Henry County Sheriff Rich McNamee said his department adopted body cameras 2.5 years ago, and last year his jail staff got them, too. Counting the 10 deputies, four reserve deputies and four jailers, that comes to 18 body cameras.
McNamee was the first deputy in the department to get a car camera in 2000. Now the sheriff’s office’s car cameras are synchronized to the body cameras so that when one comes on, the other does, too.
“Cameras are a good, solid investment because they protect both citizens and law enforcement officers,” he said. “They provide a true documentation of interaction between my staff and inmates or members of the public.”
Just like other sheriffs and police chiefs, McNamee instructs his deputies to record their interactions with the public, or record their interactions with inmates in the case of jailers.
“We serve the inmates three meals a day, and [the jailers] are supposed to activate their camera during meals,” he said. “That’s in case an inmate makes an accusation or becomes combative. We’ve got a documented transaction between everyone.”
Henry County’s body cameras are clipped to the officer’s shirt at the neck, which is a different style than other departments where they are clipped to a vest or secured with a magnet.
“In a nutshell, I think cameras are good,” McNamee said. “You can’t get much better evidence than a recording.”
McNamee is quick to point out that cameras are not a panacea. They don’t capture everything, just what’s right in front of them and within earshot.
“If someone is heckling you off camera, or if you’re hit in the back of the head, that’s not going to be on a body camera or car camera,” he said. “They do help citizens and my staff against false accusation, but they’re not fool-proof.”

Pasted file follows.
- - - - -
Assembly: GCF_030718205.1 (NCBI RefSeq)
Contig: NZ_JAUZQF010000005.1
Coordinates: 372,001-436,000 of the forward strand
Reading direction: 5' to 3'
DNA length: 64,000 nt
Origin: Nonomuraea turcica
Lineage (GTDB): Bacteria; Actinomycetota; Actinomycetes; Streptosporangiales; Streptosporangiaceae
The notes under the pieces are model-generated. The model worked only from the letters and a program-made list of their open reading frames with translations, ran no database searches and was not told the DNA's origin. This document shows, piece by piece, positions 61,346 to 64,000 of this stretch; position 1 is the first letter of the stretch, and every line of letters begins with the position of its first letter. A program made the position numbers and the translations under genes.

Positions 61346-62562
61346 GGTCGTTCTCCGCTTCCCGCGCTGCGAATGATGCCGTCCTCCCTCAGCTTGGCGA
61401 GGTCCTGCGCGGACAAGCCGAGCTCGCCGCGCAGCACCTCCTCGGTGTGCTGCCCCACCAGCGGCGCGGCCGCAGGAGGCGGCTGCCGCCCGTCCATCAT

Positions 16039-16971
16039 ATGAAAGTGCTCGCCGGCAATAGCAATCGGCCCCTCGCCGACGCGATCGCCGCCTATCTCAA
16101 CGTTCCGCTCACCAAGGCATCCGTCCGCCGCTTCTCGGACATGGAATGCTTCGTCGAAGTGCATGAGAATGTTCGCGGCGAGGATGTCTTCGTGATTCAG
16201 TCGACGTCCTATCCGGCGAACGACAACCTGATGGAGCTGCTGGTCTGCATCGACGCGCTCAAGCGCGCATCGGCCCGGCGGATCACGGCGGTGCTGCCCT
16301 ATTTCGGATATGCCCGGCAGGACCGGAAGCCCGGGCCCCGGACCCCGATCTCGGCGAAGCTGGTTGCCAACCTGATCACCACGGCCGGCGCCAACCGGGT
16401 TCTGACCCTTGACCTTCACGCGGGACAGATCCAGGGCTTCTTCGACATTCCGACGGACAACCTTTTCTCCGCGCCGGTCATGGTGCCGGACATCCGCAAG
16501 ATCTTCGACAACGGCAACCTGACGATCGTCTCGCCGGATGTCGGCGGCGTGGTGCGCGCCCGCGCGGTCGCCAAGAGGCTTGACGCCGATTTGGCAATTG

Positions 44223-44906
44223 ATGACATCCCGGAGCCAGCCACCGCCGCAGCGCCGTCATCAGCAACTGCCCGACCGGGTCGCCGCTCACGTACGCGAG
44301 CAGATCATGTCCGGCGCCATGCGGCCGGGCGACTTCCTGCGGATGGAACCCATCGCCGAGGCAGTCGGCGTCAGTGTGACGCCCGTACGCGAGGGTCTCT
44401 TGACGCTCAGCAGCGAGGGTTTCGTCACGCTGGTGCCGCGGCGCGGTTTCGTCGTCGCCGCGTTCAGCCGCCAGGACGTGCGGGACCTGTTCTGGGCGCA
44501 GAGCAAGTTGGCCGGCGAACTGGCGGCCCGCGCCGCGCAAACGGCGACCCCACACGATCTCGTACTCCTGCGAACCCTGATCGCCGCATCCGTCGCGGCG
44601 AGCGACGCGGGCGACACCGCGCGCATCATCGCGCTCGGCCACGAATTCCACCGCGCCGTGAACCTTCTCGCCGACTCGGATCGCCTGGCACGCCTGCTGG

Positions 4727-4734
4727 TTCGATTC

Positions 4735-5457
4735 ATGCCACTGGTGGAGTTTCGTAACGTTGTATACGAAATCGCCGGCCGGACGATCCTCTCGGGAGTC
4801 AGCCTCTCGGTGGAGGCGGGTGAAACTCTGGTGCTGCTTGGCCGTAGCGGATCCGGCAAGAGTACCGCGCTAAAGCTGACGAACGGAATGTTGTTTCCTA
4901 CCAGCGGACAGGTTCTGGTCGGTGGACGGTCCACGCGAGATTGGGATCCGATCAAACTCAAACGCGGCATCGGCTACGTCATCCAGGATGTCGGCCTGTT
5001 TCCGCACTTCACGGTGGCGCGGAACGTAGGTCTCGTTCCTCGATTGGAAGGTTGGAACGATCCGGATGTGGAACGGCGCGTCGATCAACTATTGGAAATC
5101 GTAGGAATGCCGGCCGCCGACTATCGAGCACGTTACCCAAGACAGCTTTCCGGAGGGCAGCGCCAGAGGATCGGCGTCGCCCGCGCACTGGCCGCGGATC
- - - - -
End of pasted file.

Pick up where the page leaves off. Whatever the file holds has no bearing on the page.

McNamee said perhaps the only downside to the advent of body cameras is that attorneys are less likely to prosecute a case if there is no video to accompany it.
“It’s like if it’s not on video, it didn’t happen,” McNamee said.
The only law enforcement agency in The Union’s coverage area that does not have body cameras is the Washington County Sheriff’s Office, though it’s not for lack of interest. Washington County Sheriff Jared Schneider said his office has money set aside for cameras, and expected to get them this year. Its car camera vendor is L3 Mobile-Vision, and the company promised to release its own body camera earlier this year, which it has yet to do.
Schneider said that, since his office has invested so much money in the company’s car cameras, he wants to ensure that the new body cameras will be compatible with them.
All of Washington County’s patrol cars have in-car video systems, the lone exceptions are the cars used by investigators who are not patrolling and making arrests. Schneider estimates the sheriff’s office has had car cameras for close to 20 years.
“Back in the day before car cameras, you had to take a lot more notes,” Schneider said.
Schneider said he was once in charge of setting up the in-car video systems for the department. He remembers that some of the veteran members of the department were not keen on cameras. In general, Schneider has a positive view of body and car cameras because they can resolve disputes about what really transpired between an officer and a resident.
When the sheriff’s office does get cameras, Schneider expects to buy one for each of his patrol deputies, of which there are 11.